Visa Crunch

Indian firms may be benefitted from the recent restrictions on H1-B visas by the Trump Administration

President Donald Trump signed a Presidential Proclamation in June which temporarily banned nonimmigrant work visas. President  Trump portrayed it as a win for the American workforce. He went on to say that more proclamations will follow, “So that no American worker is ever replaced again.”

This order is now going to go to an appeals court after a federal judge in California blocked the proclamation and ruled that the President had overstepped his authority. This ruling will allow companies like Microsoft and Google to bring temporary workers in the United States again. Although, The Department of Homeland Security has presented a new regulation for review that could toughen H-1B visa eligibility and also impose new obligations on companies hiring foreign workers. 

The uncertainty with the law has brought plans of multinational companies in doubt and gone on to affect the lives of thousands of foreign works, particularly the workforce from India, who make up more than two-thirds of the H-1B visas issued each year. 

Although experts believe that these restrictions will do little to achieve their goal of trying to encourage companies to hire Americans instead of foreign workers. Limit on H-1B visas may lead American companies to shift even more work abroad and Indian outsourcing companies are trying to do just that. The coronavirus pandemic has made a majority of the workforce to work from home, which can bolster the idea that more American jobs can be done remotely.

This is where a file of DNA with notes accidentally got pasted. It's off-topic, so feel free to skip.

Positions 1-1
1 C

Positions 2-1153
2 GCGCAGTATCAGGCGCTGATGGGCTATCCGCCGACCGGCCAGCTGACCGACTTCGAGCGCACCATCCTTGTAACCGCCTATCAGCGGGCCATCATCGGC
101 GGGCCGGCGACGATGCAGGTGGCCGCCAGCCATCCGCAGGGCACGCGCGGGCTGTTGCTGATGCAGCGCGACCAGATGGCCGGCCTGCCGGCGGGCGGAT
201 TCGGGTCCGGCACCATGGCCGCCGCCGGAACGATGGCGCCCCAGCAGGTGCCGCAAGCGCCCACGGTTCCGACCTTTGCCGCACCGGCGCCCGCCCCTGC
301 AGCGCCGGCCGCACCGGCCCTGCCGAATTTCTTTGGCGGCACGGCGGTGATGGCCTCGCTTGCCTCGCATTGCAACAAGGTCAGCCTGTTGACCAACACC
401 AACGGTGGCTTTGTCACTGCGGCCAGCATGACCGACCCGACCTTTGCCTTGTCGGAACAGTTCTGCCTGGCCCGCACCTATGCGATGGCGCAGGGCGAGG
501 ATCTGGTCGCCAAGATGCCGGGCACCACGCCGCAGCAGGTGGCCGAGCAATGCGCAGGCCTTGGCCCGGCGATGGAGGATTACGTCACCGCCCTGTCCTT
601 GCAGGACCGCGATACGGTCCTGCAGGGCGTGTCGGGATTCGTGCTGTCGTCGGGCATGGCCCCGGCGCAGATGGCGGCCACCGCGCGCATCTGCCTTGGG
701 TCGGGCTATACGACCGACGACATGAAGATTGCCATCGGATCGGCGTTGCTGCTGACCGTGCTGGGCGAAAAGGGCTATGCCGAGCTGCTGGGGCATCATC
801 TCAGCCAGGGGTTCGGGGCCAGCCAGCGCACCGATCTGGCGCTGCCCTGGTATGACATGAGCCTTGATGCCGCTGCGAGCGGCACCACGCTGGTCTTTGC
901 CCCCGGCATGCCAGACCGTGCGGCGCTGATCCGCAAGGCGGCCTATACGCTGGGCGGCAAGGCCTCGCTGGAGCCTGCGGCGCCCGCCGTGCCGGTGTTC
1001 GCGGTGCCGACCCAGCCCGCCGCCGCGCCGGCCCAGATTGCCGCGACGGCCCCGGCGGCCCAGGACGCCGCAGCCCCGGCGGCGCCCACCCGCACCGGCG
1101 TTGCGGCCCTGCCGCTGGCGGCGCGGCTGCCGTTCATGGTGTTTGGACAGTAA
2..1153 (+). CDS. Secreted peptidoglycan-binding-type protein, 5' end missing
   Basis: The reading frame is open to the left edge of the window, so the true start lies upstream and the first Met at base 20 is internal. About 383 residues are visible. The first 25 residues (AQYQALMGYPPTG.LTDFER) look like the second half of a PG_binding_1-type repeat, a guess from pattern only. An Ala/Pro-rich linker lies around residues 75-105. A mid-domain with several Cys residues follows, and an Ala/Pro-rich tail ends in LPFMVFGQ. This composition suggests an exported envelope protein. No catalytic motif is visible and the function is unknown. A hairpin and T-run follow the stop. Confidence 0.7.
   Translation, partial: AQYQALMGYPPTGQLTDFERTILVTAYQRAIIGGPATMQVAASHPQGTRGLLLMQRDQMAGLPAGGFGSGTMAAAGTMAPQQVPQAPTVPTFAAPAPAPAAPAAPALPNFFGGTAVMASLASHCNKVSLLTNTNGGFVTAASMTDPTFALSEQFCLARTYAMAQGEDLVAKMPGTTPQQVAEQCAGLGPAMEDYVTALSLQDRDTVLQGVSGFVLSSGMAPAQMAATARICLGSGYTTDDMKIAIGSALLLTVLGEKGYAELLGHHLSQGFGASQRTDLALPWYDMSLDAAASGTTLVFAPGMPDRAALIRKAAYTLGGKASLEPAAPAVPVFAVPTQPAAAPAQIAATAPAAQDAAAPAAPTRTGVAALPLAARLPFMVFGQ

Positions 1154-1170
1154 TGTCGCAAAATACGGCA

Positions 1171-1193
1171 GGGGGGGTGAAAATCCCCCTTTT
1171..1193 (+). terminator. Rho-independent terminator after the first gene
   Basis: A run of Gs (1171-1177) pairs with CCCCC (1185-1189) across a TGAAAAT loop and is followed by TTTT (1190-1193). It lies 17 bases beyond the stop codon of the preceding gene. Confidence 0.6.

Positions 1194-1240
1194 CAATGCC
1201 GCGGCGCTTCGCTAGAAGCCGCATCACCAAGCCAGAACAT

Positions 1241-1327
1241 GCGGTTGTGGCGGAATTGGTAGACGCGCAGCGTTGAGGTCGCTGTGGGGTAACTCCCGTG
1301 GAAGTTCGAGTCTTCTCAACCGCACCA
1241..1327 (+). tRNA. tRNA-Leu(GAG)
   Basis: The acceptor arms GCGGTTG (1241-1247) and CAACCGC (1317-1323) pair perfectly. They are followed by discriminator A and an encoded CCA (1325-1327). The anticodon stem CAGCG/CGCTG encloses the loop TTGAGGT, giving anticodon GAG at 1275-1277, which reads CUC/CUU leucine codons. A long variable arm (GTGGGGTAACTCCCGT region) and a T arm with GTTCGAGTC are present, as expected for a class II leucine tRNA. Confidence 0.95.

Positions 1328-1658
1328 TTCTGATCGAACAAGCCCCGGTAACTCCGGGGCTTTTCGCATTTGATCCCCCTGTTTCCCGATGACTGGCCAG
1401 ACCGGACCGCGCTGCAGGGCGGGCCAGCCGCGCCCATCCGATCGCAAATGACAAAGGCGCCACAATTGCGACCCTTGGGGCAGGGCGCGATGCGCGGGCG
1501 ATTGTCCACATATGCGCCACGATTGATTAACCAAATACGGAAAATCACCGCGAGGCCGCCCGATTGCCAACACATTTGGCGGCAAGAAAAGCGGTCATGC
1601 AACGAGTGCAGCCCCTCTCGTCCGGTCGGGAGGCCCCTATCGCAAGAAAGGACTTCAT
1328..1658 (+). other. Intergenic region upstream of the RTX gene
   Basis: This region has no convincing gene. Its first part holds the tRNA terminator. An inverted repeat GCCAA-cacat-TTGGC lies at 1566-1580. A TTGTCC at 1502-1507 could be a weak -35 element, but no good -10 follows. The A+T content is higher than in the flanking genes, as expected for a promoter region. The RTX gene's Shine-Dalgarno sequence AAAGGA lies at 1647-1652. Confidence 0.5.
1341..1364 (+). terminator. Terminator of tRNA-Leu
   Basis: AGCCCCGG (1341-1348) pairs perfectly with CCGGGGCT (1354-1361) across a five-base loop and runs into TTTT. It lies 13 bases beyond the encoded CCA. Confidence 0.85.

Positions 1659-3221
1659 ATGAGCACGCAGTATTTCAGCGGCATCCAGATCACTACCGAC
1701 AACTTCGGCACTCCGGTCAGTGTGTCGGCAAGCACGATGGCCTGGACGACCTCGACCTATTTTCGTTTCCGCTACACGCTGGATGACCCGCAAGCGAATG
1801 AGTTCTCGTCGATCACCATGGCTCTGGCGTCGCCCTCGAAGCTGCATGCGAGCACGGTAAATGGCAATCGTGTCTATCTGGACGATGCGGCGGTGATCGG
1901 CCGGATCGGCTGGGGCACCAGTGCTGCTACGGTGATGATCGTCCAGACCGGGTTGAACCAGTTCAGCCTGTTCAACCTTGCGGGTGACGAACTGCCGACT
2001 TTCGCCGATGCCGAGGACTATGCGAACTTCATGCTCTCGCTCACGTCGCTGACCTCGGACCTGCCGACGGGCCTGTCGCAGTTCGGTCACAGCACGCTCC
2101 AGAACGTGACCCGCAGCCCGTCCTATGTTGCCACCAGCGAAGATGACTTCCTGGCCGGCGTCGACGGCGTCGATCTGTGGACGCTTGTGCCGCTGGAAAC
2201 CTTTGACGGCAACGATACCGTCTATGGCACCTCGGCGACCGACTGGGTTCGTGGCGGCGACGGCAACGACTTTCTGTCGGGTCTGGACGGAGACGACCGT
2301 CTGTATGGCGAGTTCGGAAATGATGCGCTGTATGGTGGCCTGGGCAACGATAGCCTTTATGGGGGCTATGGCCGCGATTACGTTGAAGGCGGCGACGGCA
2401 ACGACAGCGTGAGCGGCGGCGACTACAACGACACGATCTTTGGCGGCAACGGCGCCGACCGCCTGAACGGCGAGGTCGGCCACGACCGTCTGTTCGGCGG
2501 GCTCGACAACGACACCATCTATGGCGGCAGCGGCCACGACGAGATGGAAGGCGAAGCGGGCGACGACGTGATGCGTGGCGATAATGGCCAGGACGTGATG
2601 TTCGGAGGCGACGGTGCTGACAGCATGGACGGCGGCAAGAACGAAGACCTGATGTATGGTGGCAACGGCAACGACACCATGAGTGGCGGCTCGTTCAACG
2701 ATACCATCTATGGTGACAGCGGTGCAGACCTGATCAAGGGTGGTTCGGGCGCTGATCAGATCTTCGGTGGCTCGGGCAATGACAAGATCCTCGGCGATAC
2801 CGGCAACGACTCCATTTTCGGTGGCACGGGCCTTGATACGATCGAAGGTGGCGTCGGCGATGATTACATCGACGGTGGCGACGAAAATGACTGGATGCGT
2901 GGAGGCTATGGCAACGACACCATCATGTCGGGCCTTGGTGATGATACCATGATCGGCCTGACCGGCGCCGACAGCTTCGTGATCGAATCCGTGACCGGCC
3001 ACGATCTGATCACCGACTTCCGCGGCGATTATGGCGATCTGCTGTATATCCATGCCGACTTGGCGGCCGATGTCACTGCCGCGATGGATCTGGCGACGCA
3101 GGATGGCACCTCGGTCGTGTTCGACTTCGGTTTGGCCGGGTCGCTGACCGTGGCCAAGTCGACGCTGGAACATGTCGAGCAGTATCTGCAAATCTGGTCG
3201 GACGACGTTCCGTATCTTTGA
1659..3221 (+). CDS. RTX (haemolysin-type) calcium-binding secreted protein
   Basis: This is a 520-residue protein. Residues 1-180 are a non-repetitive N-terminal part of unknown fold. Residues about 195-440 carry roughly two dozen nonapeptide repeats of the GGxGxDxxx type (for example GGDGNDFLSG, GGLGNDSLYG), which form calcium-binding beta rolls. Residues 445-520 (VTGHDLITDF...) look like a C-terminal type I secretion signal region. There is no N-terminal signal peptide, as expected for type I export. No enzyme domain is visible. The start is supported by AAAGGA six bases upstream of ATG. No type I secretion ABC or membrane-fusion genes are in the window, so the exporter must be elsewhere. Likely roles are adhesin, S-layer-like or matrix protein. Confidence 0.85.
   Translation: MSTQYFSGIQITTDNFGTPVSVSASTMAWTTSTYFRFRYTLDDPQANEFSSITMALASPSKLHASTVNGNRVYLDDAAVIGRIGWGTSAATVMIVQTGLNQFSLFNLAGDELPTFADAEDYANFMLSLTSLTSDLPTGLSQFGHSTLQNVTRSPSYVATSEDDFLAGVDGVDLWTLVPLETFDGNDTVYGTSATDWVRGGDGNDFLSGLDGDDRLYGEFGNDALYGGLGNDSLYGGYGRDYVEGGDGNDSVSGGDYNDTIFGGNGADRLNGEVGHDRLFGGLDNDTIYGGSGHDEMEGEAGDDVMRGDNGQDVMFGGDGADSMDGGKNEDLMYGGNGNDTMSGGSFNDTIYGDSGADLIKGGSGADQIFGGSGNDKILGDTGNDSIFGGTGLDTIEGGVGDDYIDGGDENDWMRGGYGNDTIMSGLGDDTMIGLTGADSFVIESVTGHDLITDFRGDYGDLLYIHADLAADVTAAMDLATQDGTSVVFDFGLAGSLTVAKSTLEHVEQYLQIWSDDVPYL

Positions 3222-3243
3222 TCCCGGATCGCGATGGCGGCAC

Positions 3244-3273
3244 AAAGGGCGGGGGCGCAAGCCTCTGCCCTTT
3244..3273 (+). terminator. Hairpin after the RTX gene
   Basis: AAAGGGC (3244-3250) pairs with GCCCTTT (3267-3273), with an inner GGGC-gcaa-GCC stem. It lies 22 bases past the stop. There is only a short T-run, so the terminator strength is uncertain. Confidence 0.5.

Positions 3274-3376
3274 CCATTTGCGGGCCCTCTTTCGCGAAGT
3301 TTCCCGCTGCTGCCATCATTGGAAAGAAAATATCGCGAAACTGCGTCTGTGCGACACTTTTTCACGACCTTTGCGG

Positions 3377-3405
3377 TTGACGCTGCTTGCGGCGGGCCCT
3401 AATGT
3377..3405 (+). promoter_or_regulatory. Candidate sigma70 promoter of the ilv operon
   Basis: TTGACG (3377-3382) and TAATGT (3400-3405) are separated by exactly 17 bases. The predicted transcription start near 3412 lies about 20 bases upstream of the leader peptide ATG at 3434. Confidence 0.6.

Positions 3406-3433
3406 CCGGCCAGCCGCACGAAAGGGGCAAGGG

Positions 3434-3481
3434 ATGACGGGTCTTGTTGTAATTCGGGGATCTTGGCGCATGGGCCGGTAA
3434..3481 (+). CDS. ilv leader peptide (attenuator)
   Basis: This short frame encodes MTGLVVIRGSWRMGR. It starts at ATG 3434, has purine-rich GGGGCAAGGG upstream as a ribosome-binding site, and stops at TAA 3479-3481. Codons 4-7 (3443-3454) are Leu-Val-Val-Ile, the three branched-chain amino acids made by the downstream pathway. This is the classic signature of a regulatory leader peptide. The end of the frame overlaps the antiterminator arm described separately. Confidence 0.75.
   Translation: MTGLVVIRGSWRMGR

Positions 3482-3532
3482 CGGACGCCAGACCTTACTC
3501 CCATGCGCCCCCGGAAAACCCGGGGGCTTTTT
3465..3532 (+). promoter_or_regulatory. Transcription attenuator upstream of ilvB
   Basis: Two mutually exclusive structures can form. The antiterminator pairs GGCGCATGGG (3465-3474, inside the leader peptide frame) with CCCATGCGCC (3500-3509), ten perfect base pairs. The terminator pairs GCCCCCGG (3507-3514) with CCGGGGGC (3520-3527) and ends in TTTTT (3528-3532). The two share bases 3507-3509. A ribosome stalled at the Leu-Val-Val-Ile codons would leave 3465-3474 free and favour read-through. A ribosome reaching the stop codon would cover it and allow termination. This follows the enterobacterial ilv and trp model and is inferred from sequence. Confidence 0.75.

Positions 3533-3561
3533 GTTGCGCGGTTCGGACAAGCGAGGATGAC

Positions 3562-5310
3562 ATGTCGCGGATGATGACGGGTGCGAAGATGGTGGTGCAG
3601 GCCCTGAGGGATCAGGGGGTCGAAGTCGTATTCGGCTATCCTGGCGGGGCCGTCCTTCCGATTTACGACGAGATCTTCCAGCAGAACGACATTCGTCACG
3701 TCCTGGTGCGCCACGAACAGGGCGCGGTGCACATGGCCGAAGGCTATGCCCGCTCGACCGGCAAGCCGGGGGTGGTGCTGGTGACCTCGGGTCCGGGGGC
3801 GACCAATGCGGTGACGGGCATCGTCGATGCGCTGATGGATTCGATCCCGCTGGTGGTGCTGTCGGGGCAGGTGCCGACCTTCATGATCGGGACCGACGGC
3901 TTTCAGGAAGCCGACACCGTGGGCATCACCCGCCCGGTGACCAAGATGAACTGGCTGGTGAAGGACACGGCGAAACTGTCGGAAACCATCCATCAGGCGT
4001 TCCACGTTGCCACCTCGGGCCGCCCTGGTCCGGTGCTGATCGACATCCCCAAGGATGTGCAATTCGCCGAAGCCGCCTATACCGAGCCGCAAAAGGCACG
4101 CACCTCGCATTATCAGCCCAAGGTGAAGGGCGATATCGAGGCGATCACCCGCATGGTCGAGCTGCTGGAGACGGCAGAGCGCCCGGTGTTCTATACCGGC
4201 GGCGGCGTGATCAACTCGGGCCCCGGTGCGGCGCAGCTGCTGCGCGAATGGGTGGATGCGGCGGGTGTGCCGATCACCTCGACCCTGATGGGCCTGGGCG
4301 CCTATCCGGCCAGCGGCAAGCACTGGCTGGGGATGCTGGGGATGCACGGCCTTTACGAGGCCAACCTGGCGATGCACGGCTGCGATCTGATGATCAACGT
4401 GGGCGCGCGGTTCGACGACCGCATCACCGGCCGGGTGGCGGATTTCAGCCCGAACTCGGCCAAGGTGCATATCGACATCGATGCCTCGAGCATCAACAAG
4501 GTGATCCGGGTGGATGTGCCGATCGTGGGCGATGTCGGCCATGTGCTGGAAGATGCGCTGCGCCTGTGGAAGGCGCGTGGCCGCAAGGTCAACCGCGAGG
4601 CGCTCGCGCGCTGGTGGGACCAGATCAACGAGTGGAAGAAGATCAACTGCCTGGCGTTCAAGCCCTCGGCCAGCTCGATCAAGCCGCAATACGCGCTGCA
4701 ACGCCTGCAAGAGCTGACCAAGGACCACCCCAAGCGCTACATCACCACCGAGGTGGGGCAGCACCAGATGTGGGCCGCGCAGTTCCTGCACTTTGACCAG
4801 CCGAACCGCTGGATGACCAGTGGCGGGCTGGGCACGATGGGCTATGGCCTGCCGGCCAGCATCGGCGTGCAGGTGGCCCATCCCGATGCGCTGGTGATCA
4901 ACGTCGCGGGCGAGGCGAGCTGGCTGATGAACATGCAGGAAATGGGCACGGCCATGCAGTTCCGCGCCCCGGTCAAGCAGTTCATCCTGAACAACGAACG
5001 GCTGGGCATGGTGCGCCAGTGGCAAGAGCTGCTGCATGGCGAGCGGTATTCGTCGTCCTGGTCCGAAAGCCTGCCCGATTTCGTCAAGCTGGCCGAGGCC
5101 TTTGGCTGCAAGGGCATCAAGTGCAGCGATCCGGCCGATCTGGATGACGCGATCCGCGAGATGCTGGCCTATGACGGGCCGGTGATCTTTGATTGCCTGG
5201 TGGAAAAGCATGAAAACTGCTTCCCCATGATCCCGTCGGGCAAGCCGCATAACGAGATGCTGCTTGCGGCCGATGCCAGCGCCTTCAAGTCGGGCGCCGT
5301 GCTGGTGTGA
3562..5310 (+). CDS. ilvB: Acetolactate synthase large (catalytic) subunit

The June proclamations by the administration didn’t affect the H-1B visa holders already in the US. But it has disrupted the lives of nonimmigrants who were outside of the country when the suspension took effect. The H-1B program allows corporations to bring and employ highly-educated or technically skilled workers from abroad temporarily. Each year about 65,000 applicants are selected randomly in a lottery. Those workers can also bring their families, but they need to apply for Green Card separately if their work ends. 

A decade ago Indian outsourcing companies dominated the H-1B lottery. Contrarily, the current lottery list includes some of the most reputed American IT firms. Out of the top 10 sponsors in the last years H-1B lottery, 7 of them were American, which included Amazon and Google. Also, about 15% of Facebook’s employees are H-1B holders. If the administration puts a lot of restriction on H-1B visas, the company might outsource the work overseas. 

During the initial days of the pandemic, Indian outsourcing companies also took a massive hit as many workers lacked basic equipment and internet connections to work from home. The companies struggled to source thousands of laptops and desktop’s to send to worker’s homes. As business is recovering, American companies have again resumed looking towards outsourcing their work.

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